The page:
WASHINGTON (Reuters) - A handful of U.S. lawmakers have a unique argument for asking President Donald Trump not to slash the food stamp program - they themselves once relied on it.
The Republican president this week proposed $15 billion in cuts to the $71 billion Supplemental Nutrition Assistance Program (SNAP), commonly called food stamps, as part of his $4.8 trillion budget plan.
Trump argues that many Americans receiving food stamps do not need them, given the strong economy and low unemployment. His administration already has tightened eligibility guidelines for the food assistance program.
In their letter to Trump, nine Democratic lawmakers said they had each participated in the program “during times of financial struggle for our families.”
Representative Raja Krishnamoorthi said he was a toddler when his parents, immigrants from India, received food stamps for a couple of years in the 1970s.
“My parents don’t like to talk about it,” he said. Krishnamoorthi’s father was an engineering student in New York, whose job as a teaching assistant did not pay much. When that was suspended, “things were really rough” for them, he said.
Asking the administration to “remove all intended cuts” to the program, the lawmakers said in their letter: “We are writing today on behalf of the over 36 million American families who currently depend on SNAP, like ours once did, to make ends meet and help the next generation achieve upward mobility.”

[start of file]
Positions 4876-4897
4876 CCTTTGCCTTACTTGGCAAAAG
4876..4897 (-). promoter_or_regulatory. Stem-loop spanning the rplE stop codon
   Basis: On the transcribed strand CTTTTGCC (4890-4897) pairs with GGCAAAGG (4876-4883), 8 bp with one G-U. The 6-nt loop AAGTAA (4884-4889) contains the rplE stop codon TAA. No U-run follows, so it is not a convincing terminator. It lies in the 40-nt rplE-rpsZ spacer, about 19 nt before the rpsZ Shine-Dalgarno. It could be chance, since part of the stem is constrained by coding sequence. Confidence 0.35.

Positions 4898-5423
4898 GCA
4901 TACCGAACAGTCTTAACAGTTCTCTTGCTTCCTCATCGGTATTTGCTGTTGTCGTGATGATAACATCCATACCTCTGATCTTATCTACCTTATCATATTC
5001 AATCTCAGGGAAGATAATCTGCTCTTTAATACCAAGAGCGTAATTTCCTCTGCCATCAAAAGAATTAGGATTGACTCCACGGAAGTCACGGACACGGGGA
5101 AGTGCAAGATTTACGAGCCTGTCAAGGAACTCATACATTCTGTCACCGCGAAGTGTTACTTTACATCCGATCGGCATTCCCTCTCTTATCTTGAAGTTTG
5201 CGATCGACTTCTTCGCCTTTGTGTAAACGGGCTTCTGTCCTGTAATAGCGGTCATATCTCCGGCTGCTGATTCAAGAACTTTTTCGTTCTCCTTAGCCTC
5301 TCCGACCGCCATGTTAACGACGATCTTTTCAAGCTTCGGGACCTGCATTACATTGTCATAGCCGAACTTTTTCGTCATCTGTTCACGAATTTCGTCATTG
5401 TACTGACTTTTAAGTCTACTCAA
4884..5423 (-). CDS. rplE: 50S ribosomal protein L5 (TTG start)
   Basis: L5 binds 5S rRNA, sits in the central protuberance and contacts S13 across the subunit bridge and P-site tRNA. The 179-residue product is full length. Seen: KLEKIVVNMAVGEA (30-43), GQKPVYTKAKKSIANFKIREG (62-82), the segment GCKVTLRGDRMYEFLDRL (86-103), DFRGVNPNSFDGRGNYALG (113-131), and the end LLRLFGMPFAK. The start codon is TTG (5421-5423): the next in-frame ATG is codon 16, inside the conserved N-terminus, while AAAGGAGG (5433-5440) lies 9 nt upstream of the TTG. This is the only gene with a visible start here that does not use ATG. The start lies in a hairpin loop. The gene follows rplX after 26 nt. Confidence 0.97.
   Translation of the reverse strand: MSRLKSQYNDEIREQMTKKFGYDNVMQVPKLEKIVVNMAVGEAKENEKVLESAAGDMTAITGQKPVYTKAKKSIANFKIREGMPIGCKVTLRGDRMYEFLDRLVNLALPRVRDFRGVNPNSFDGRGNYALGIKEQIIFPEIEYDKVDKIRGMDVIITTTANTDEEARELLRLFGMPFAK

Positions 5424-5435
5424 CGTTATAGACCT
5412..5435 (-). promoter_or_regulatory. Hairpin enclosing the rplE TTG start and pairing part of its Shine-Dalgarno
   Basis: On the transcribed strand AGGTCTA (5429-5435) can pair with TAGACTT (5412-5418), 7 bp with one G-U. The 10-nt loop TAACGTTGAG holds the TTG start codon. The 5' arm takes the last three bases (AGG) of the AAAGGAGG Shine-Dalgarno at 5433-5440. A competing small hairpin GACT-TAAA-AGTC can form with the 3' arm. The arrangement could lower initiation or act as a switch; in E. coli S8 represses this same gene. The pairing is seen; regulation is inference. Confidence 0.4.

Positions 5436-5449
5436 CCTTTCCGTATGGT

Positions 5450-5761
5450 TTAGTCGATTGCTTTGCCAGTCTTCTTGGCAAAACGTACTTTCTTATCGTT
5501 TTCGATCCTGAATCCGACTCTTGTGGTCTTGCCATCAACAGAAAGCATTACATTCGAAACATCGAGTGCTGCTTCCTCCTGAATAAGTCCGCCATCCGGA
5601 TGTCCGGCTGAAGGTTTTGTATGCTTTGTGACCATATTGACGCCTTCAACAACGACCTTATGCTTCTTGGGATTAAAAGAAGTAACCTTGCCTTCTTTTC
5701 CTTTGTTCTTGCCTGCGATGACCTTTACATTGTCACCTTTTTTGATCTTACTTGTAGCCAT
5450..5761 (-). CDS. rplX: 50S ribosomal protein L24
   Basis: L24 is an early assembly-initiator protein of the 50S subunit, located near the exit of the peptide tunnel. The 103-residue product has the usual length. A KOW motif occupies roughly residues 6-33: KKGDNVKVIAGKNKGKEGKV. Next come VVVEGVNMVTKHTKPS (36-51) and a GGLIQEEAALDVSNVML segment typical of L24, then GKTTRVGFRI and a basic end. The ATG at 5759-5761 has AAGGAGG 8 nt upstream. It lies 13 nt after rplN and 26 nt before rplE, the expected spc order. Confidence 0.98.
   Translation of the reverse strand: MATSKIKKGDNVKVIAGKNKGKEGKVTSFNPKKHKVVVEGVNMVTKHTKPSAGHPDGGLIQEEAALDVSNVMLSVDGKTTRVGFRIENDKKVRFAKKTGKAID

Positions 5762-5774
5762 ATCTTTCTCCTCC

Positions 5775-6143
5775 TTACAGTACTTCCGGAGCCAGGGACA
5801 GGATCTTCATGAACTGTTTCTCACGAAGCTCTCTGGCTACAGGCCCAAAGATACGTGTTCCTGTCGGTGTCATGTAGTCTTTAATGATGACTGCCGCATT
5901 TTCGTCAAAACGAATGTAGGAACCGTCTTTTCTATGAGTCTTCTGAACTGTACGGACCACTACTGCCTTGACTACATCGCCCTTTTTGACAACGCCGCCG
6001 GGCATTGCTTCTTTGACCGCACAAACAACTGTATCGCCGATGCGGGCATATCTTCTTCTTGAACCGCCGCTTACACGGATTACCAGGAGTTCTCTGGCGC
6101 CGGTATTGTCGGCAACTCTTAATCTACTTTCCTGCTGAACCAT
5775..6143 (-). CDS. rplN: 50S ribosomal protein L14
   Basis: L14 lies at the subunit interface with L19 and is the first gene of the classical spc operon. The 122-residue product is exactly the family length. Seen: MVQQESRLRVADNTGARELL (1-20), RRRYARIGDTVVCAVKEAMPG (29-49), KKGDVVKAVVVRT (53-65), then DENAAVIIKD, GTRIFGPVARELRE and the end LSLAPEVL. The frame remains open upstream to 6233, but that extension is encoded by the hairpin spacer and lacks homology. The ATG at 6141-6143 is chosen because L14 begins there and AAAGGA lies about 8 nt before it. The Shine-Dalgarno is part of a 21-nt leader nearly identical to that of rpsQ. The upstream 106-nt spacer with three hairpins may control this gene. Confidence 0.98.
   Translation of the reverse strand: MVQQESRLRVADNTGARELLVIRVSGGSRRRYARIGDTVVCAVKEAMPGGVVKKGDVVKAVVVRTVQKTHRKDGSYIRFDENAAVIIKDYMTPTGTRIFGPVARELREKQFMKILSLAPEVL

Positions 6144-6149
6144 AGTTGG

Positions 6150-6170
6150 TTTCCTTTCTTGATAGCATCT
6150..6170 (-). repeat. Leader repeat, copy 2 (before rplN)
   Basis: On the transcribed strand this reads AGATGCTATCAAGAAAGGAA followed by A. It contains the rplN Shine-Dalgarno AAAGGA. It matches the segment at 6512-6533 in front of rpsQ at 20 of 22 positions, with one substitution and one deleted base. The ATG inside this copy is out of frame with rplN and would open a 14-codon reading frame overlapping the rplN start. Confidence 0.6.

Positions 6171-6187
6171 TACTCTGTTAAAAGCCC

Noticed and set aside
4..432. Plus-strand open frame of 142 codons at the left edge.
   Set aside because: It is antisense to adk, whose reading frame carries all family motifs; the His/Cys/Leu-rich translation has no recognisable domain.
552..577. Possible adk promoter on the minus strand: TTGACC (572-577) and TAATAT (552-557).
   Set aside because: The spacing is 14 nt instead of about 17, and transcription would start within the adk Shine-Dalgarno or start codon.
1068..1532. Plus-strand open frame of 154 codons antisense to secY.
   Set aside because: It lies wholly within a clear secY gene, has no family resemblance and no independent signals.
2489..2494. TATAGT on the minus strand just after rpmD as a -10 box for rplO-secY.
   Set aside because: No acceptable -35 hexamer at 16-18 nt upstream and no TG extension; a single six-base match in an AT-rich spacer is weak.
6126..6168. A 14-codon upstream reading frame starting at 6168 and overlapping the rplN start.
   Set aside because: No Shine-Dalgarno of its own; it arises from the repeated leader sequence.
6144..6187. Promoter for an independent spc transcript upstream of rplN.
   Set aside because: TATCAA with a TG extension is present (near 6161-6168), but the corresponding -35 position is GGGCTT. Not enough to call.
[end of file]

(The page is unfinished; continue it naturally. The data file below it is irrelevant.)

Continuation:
It was signed by Senator Patty Murray and eight House members: Krishnamoorthi, Barbara Lee, Robin Kelly, Rashida Tlaib, Salud Carbajal, Jahana Hayes, Gwen Moore and Alma Adams.
Trump’s proposals for food stamp cuts are not expected to pass. Even when Republicans controlled both houses of Congress, the administration could not get lawmakers to approve them, and Democrats now control the House of Representatives.
But the Trump administration has already stiffened eligibility guidelines for food stamps, a move projected to end benefits for nearly 700,000 people.
Krishnamoorthi said it was important to send a message to the Trump administration that “you really are touching on a support system that a broader swath of society utilizes than you may think.”
The congressman said he did not have a memory of the food stamps, “but I remember I was not hungry.”
Reporting by Susan Cornwell; Editing by Peter Cooney